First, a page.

Plans For Mormon Temple Has Some Parisians Worried
Protests against the building of France's first Mormon place of worship reveals unease about the decline of Catholicism and the (slight) rise of Christian evangelism.
Article written by guest writer Kecia Lynn
What's the Latest Development?
Court action is pending on stopping the building of a Mormon temple in the Paris suburb of Le Chesnay, a wealthy and predominantly Catholic community. The project, which includes several buildings, is fairly large in size, prompting concerns about dedicating land that might be better used towards public housing and businesses. Under French law, construction is allowed to continue while the court makes up its mind; a petition started last December gathered 6,000 signatures, only 2,000 of which were from local residents. Some of these residents worry that their children will be converted, a belief one Mormon official says is "unfortunate."
What's the Big Idea?
Experts say the controversy speaks to the larger issue of France's shifting religious demographics and reveals the rise of newer Christian religions such as Mormonism (which has just over 36,000 followers in France, less than one-tenth of the population) and Jehovah's Witnesses. As is the case in other parts of the West, most Catholics in France no longer attend services regularly and churches are increasingly relying on Asia and Africa to supplement its dwindling clergy. Correspondingly, since 1987, the percentage of religious non-Catholics, including Protestants, has increased, though by a small amount. The percentage of French citizens who are non-religious has grown by several points more.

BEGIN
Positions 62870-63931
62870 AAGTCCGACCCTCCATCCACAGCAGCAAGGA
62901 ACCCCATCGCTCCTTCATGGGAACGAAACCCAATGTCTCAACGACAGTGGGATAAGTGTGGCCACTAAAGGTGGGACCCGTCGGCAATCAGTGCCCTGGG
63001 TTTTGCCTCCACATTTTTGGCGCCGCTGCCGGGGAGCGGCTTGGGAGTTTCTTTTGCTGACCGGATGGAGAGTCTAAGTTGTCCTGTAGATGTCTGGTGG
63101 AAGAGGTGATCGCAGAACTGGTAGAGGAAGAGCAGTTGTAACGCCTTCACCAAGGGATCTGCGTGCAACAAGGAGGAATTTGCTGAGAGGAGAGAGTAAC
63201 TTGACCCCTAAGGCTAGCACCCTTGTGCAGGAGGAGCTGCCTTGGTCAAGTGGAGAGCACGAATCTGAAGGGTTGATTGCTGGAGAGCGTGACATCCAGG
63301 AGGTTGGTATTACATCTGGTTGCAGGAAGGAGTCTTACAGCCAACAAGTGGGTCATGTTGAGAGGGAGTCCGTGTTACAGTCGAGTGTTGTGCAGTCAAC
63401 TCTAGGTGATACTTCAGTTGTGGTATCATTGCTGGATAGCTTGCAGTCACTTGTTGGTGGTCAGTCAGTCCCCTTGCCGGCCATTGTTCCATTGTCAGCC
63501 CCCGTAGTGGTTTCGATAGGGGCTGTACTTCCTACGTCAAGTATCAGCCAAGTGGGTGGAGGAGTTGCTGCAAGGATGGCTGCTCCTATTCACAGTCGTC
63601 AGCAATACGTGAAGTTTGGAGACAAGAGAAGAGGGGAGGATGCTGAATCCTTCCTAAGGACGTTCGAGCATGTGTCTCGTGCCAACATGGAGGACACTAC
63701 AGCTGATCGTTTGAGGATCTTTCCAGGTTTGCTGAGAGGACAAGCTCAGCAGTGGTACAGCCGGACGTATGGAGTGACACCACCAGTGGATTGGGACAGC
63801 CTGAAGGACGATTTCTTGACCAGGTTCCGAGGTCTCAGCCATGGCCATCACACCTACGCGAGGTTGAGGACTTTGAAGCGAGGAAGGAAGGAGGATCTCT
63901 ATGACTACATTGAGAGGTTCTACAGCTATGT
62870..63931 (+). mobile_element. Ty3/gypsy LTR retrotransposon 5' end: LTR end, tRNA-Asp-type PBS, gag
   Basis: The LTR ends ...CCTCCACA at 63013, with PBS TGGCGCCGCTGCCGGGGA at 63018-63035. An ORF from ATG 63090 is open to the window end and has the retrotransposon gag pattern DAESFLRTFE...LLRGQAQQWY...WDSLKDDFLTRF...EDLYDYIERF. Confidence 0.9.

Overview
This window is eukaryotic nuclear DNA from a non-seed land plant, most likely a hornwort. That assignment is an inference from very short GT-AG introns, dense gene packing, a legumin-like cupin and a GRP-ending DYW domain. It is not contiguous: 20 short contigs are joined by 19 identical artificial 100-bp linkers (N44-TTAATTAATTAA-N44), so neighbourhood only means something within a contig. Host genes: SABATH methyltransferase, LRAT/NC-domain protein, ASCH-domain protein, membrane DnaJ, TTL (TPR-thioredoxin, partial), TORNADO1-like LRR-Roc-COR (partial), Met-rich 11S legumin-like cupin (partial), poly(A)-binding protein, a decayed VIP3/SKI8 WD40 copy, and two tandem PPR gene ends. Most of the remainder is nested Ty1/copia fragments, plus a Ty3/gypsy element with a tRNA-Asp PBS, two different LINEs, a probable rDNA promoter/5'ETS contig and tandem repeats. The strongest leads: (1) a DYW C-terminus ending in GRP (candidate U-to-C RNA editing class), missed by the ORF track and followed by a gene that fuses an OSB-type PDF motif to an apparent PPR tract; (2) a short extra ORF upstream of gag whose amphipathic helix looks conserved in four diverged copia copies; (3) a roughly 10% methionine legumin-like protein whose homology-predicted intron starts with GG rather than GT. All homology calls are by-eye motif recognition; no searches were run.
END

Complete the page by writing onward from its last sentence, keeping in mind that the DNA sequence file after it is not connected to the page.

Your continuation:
Photo Credit: Shutterstock.com
These modern-day hermits can sometimes spend decades without ever leaving their apartments.
- A hikikomori is a type of person in Japan who locks themselves away in their bedrooms, sometimes for years.
- This is a relatively new phenomenon in Japan, likely due to rigid social customs and high expectations for academic and business success.
- Many believe hikikomori to be a result of how Japan interprets and handles mental health issues.
How a cataclysm worse than what killed the dinosaurs destroyed 90 percent of all life on Earth.
While the demise of the dinosaurs gets more attention as far as mass extinctions go, an even more disastrous event called "the Great Dying” or the “End-Permian Extinction” happened on Earth prior to that. Now scientists discovered how this cataclysm, which took place about 250 million years ago, managed to kill off more than 90 percent of all life on the planet.
A new study discovers the “liking gap” — the difference between how we view others we’re meeting for the first time, and the way we think they’re seeing us.
We tend to be defensive socially. When we meet new people, we’re often concerned with how we’re coming off. Our anxiety causes us to be so concerned with the impression we’re creating that we fail to notice that the same is true of the other person as well. A new study led by Erica J. Boothby, published on September 5 in Psychological Science, reveals how people tend to like us more in first encounters than we’d ever suspect.
SMARTER FASTER trademarks owned by The Big Think, Inc. All rights reserved.